How weather predictions influence energy usage, forecasts and decisions

The winter of 2016-2017 is the subject of mixed predictions for length and severity. According the National Oceanic and Atmospheric Association (NOAA), Northeast Ohio and the Midwest have been under a “La Niña watch,” which means conditions are favorable for cooling of sea surface temperatures in the Pacific Ocean, translating to a very cold and very wet winter for Northeast Ohio. In late August, the La Niña watch was dropped, and the regions were designated to be in neutral conditions, which favors a mild winter.

Weather, however, is reliably unpredictable. That makes using forecasts to get a sense of your company’s energy usage, particularly when it comes to natural gas, a gamble.

Smart Business spoke with Roger Zona, president of TPI Efficiency, about how the weather predictions may or may not influence your company’s energy budgeting and what you can do to mitigate costly price swings.

Given NOAA’s changing prediction for the coming winter’s weather, how can businesses plan for something that is uncertain?

The canceling of La Niña is a fairly significant meteorological event considering that La Niña effects typically have a strong impact on weather in the Midwest. Given NOAA’s fluctuation, the decision to ‘roll the dice’ on natural gas rates — in other words, not taking any action to lock in rates at favorable levels in anticipation of mild weather — is a really big and impactful decision for many businesses. And it’s a decision that shouldn’t be left to chance.

Take into consideration that even though this year’s winter may be predicted to be mild overall, this is Northeast Ohio and businesses can still expect at least a couple of severe winter storms and cold snaps. Unfortunately, one perfectly timed, prolonged cold snap can spike natural gas variable rates dramatically, causing budget projections to become obsolete while quickly eating up any of the savings businesses were hoping to cash in on.

How does the weather’s unpredictability affect the energy costs incurred by businesses?

Take a look at your company’s natural gas usage patterns and the energy markets as a whole when determining the strategy you’ll take heading in to this winter. The price of natural gas is currently at near-historic all-time lows. Businesses can still secure fixed natural gas rates between $3 and $3.99 per MCF versus Dominion Ohio’s Standard Choice Offering (SCO) variable rate price of $2.80 per MCF. Although this may seem like a significant spread on a per MCF basis, a business needs to analyze their specific natural gas usage and determine the true risk.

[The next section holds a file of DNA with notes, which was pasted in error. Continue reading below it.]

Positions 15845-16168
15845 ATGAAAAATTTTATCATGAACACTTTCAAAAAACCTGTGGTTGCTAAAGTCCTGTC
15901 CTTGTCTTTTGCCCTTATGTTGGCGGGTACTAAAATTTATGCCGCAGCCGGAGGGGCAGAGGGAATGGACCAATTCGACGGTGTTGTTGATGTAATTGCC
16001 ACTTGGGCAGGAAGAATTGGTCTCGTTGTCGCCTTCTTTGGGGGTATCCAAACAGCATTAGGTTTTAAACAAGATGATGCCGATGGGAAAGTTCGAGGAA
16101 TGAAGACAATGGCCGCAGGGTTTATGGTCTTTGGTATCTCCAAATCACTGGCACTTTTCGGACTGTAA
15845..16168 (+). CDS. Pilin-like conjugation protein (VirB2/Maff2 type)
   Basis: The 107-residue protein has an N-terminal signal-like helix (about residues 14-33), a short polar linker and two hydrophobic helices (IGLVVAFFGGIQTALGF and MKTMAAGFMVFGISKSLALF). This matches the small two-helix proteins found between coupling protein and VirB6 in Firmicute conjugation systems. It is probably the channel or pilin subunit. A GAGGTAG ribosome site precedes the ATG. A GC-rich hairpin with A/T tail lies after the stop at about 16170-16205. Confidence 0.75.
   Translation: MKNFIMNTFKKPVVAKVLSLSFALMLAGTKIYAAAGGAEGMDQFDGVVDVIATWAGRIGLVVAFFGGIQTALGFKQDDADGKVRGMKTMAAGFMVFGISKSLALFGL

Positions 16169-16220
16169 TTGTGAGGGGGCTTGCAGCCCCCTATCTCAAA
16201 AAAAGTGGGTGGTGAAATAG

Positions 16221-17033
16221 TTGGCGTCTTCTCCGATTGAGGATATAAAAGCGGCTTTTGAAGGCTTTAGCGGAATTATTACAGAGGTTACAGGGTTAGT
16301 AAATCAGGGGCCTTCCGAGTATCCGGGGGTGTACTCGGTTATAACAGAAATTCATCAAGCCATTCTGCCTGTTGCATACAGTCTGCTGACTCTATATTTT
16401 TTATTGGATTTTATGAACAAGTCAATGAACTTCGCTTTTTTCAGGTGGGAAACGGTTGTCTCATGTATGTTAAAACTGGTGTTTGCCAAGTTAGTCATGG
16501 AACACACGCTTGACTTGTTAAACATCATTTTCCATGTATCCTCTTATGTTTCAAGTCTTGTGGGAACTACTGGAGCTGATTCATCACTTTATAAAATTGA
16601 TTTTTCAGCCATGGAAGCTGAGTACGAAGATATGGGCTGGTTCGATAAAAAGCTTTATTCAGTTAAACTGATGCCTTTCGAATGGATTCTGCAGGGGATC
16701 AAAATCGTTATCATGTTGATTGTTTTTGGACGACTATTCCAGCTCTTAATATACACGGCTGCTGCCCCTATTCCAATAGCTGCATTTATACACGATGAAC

Many businesses are primarily ‘heat load’ natural gas users, meaning they use a significant portion of their annual usage when it is cold outside. As a result, a variable rate program typically has the greatest chance of spiking in the months during which there is the greatest potential to use the most natural gas. Reflectively, your exposure to risk on this plan is actually much greater than you may be anticipating when simply comparing a variable rate from September to a fixed rate program that protects you all winter long.

What can businesses do to avoid the risk of natural gas price increases?

Although many businesses might be hoping for a mild Northeast Ohio winter as NOAA now expects will be the case, it’s rarely a wise decision to gamble against Old Man Winter. If anything can be guaranteed it’s the promise of unpredictability. The best thing businesses can do is lock in their natural gas rates today while those rates are still near historical lows. Doing so will ensure that the business is insulated against the chance of price spikes.

Insights Energy Solutions is brought to you by TPI Efficiency Consulting